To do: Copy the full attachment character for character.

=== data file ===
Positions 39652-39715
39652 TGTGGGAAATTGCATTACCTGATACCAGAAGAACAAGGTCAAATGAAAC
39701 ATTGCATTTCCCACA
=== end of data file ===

Positions 39652-39715
39652 TGTGGGAAATTGCATTACCTGATACCAGAAGAACAAGGTCAAATGAAAC
39701 ATTGCATTTCCCACA